Most every Linux distribution has a package manager, and that's one of the first things you need to find. In Ubuntu, it's the Ubuntu Software Center, and it is your friend. With the package manager, you'll be able to find just about any software you need, and probably for free.
4. Fearing the Command Line
It's a testament to how far Linux--and operating systems in general--have come that many people have never had to use a command line. With distributions like Ubuntu Maverick Meerkat, you still won't have to, for most purposes.
Don't live in fear of the command line, though. It's no more difficult to type in a few short commands than it is to click through the necessary screens in a GUI, and it can be both faster and more effective. I'm not saying you need to seek it out, necessarily, but if something comes up that requires it, don't stress out.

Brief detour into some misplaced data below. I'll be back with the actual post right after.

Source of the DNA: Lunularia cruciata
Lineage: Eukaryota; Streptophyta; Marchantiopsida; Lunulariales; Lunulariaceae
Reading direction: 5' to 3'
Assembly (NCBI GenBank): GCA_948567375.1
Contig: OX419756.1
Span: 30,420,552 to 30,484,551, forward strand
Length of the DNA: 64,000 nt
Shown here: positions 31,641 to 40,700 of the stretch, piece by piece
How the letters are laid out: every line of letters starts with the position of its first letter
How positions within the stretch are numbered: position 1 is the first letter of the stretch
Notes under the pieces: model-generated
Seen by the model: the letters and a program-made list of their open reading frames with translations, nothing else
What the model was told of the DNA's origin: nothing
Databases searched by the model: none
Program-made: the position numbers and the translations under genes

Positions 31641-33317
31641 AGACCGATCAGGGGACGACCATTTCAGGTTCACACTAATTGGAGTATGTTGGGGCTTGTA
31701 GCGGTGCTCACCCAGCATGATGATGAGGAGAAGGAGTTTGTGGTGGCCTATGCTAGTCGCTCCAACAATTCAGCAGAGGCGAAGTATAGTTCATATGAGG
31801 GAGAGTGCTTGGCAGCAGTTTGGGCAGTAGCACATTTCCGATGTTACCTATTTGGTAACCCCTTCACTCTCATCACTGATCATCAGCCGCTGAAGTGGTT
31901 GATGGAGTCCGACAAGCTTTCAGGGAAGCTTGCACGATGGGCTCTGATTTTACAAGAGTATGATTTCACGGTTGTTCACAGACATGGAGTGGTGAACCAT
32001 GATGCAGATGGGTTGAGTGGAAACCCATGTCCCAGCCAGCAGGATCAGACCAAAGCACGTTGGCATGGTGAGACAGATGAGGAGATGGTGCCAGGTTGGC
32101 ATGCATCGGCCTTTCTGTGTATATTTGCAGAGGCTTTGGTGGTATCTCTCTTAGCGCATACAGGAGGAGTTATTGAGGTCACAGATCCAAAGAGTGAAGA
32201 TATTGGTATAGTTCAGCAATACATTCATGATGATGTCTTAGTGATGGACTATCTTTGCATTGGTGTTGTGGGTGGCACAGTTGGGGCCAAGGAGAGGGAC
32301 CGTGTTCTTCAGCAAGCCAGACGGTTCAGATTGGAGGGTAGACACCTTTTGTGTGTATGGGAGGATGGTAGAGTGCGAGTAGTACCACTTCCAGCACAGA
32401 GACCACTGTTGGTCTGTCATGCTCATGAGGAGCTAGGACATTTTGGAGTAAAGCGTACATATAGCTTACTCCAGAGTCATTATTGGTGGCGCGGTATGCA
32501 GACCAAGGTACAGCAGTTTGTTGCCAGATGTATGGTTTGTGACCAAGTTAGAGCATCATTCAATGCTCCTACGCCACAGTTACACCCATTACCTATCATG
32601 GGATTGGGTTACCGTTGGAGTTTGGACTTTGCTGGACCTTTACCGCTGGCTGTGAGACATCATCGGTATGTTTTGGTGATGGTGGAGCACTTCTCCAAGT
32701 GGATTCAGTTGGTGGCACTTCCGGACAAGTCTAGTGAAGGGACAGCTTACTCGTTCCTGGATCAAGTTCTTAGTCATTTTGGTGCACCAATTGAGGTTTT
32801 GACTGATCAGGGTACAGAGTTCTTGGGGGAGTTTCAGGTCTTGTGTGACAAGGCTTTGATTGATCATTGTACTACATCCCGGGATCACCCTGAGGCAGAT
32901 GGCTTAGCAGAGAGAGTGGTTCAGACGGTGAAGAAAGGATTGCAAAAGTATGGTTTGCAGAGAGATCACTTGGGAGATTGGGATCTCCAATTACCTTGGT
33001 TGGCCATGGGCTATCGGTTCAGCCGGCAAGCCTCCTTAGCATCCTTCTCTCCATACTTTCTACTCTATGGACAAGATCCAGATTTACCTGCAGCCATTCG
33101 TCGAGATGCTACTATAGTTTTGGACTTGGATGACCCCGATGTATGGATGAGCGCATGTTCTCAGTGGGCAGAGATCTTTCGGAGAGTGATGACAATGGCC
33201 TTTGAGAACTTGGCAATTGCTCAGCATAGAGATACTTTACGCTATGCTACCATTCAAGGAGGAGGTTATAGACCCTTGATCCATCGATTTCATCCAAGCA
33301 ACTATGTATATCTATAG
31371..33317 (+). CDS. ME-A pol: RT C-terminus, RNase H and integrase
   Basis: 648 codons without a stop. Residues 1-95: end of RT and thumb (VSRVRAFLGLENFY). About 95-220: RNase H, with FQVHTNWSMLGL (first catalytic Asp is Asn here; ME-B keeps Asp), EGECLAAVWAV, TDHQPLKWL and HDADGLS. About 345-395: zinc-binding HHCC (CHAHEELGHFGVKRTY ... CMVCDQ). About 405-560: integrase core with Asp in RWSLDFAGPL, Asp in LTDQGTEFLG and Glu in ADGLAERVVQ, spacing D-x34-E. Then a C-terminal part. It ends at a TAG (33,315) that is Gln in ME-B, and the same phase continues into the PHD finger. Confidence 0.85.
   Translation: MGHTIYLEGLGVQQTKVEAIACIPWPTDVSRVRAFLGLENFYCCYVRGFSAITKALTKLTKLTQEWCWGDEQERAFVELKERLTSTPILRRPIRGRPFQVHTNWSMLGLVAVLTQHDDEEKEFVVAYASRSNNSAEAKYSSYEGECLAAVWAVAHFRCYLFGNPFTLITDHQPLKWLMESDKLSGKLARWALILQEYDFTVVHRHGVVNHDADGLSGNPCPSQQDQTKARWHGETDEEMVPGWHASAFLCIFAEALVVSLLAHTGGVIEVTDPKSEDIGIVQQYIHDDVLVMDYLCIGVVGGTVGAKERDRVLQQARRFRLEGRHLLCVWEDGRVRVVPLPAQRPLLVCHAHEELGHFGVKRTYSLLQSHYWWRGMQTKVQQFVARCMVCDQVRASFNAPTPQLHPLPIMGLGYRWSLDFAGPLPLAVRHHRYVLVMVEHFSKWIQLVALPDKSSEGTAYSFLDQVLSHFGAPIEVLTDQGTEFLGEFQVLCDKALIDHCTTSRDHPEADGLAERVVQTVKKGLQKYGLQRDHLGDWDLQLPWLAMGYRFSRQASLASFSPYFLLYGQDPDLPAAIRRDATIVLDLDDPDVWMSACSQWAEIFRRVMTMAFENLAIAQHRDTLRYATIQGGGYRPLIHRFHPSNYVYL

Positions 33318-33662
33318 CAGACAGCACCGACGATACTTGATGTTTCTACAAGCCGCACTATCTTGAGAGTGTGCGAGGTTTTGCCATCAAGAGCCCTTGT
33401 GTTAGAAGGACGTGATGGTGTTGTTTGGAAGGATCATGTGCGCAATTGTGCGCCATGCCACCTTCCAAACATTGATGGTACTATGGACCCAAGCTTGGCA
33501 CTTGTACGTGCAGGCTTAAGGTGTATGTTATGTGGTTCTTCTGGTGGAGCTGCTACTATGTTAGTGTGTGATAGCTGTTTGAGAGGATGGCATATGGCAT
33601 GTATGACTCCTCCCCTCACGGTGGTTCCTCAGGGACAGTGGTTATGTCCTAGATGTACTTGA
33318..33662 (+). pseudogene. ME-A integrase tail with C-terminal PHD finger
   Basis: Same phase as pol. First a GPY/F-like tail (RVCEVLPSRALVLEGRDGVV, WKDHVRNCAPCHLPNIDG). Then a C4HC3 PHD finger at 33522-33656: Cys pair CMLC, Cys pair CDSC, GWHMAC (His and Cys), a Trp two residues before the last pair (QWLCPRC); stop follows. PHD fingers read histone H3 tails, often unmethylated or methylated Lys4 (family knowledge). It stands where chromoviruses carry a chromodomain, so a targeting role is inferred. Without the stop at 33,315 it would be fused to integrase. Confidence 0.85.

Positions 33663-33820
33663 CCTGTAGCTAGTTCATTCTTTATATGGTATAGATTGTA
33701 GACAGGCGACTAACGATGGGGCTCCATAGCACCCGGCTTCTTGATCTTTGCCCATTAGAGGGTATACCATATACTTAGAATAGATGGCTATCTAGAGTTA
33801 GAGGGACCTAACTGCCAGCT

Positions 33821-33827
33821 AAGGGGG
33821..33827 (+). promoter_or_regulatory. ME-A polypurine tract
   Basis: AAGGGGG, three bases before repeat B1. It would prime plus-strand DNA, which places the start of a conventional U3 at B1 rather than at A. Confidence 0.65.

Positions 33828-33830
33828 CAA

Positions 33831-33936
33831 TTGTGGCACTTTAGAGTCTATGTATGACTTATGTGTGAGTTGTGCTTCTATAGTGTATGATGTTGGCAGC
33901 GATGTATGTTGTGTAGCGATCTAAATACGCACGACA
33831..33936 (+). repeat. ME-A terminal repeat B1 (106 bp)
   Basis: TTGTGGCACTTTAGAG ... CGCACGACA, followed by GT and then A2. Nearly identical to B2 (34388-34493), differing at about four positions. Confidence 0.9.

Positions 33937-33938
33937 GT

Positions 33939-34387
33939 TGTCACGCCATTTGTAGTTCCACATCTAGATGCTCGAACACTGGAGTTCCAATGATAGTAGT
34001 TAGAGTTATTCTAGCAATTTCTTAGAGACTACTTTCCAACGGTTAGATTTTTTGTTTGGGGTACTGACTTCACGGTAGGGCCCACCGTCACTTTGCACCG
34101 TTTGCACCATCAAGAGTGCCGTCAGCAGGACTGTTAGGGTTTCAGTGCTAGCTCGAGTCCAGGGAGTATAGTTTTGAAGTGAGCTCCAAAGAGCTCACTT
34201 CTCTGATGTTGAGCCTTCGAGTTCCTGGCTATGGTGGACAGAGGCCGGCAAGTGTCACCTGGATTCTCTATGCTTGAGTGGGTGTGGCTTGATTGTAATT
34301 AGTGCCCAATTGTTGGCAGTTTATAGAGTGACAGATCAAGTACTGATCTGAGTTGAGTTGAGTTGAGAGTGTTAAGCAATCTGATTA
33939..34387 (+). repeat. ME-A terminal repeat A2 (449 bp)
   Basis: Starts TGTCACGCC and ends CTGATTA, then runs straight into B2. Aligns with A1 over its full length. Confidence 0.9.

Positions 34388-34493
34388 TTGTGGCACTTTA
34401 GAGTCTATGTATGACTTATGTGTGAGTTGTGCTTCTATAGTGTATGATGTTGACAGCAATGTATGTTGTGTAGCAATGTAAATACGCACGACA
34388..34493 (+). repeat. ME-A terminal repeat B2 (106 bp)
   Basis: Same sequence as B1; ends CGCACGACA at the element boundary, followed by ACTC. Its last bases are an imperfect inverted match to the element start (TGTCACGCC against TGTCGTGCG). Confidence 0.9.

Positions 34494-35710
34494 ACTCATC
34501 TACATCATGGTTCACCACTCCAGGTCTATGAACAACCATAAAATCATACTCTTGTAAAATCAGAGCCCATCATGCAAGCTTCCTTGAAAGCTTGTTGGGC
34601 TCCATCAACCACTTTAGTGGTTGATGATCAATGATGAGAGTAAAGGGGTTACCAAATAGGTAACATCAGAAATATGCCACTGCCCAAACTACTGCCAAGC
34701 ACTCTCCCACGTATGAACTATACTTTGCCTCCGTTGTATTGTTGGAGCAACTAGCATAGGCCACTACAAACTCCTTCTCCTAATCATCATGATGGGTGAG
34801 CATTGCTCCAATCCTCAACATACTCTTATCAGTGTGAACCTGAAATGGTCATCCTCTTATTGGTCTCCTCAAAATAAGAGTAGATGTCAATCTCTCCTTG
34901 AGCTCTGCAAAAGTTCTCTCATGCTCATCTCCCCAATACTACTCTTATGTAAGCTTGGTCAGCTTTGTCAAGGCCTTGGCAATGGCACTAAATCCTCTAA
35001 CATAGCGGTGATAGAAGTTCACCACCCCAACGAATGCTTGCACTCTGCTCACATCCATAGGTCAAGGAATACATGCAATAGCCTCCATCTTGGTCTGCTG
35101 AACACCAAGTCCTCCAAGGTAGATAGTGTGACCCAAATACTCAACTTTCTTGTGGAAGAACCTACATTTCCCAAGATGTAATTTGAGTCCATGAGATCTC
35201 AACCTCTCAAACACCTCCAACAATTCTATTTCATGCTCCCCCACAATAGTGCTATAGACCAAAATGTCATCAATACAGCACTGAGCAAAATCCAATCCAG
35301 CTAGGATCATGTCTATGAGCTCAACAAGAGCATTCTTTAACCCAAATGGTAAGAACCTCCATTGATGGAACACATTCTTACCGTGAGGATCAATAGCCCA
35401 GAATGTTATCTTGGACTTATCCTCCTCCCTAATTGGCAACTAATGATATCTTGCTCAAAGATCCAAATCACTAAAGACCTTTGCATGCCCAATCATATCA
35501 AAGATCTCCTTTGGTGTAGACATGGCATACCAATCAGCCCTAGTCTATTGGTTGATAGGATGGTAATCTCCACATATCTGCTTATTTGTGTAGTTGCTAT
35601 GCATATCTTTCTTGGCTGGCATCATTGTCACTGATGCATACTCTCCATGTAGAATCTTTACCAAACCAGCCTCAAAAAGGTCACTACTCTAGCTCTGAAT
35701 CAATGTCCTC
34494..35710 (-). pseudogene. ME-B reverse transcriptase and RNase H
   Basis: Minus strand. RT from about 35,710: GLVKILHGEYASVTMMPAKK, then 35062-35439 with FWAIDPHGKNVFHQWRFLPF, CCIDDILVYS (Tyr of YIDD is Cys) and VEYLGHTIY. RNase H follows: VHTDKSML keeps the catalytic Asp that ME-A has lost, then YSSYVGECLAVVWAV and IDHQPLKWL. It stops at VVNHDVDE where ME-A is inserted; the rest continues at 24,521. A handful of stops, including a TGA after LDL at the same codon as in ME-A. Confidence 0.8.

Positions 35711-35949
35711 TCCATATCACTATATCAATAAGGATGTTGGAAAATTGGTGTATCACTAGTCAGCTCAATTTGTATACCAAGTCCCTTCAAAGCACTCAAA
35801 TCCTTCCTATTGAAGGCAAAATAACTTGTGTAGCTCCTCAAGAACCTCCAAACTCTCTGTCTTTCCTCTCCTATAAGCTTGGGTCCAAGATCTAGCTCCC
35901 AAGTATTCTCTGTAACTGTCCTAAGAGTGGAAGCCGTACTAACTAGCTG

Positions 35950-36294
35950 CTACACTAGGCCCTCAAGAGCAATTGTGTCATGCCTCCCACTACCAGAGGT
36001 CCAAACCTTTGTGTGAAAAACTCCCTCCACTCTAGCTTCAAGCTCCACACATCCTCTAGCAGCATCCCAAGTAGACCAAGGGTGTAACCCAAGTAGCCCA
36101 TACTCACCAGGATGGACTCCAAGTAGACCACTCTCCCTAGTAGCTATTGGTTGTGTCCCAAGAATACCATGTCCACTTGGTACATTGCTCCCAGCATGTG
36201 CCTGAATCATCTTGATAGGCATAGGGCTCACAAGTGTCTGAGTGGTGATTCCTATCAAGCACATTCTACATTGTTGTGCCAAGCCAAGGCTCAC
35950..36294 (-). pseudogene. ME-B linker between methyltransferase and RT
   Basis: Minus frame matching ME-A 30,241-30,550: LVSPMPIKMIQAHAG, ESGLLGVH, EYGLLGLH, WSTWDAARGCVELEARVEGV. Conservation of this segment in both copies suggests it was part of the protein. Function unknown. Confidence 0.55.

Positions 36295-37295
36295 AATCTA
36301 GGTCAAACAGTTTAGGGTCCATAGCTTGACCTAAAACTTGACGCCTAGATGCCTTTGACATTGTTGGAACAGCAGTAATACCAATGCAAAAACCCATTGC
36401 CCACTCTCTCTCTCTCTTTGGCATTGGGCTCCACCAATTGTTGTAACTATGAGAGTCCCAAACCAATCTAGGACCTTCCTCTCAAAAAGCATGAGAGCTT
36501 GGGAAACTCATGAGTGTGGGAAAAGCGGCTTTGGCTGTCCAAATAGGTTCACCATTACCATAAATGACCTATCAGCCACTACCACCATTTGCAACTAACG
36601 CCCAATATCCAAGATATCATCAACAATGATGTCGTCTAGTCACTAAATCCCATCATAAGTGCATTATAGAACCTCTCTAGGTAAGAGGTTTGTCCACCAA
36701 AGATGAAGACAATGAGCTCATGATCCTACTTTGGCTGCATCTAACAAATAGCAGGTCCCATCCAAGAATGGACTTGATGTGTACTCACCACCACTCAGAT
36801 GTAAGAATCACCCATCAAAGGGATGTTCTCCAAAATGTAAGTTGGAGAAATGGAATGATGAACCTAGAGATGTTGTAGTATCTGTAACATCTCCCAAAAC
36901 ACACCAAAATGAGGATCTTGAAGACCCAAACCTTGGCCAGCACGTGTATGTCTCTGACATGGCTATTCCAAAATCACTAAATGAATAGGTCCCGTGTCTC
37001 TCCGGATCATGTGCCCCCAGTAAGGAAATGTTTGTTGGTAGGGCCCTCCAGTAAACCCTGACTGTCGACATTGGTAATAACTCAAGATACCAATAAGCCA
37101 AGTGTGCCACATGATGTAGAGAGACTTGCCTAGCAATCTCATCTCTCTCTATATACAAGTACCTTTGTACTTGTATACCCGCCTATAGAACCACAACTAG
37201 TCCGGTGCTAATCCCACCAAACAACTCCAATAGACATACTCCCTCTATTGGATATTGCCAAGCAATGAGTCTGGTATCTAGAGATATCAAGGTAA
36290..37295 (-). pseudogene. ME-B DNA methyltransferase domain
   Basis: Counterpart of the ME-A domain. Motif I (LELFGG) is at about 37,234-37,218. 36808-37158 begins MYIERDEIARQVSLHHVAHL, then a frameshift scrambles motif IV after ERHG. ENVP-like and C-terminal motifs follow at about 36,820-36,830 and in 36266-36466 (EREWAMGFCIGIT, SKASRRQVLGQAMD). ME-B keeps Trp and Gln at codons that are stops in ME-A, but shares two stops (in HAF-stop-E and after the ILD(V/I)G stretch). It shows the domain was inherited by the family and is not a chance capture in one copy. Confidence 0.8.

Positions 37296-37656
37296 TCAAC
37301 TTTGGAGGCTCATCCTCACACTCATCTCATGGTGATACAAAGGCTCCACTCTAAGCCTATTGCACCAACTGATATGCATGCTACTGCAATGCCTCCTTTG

5. Giving Up Too Easily
Change can be hard, no matter how simple the technology you're changing to might actually be. It's important to remember that you weren't born knowing how to run Windows or OS X, either--you had to learn and get used to it.
Same goes with Linux. It might feel a little different from what you're used to, but that doesn't mean it's hard or bad--it's just different. Stick with it just a little longer, though, and you'll soon stop noticing the areas where it's different from Windows or Mac. Stay a little longer, and you'll start seeing that many of the ways Linux does things actually make more sense. After that, it won't be long before you can't imagine going back.
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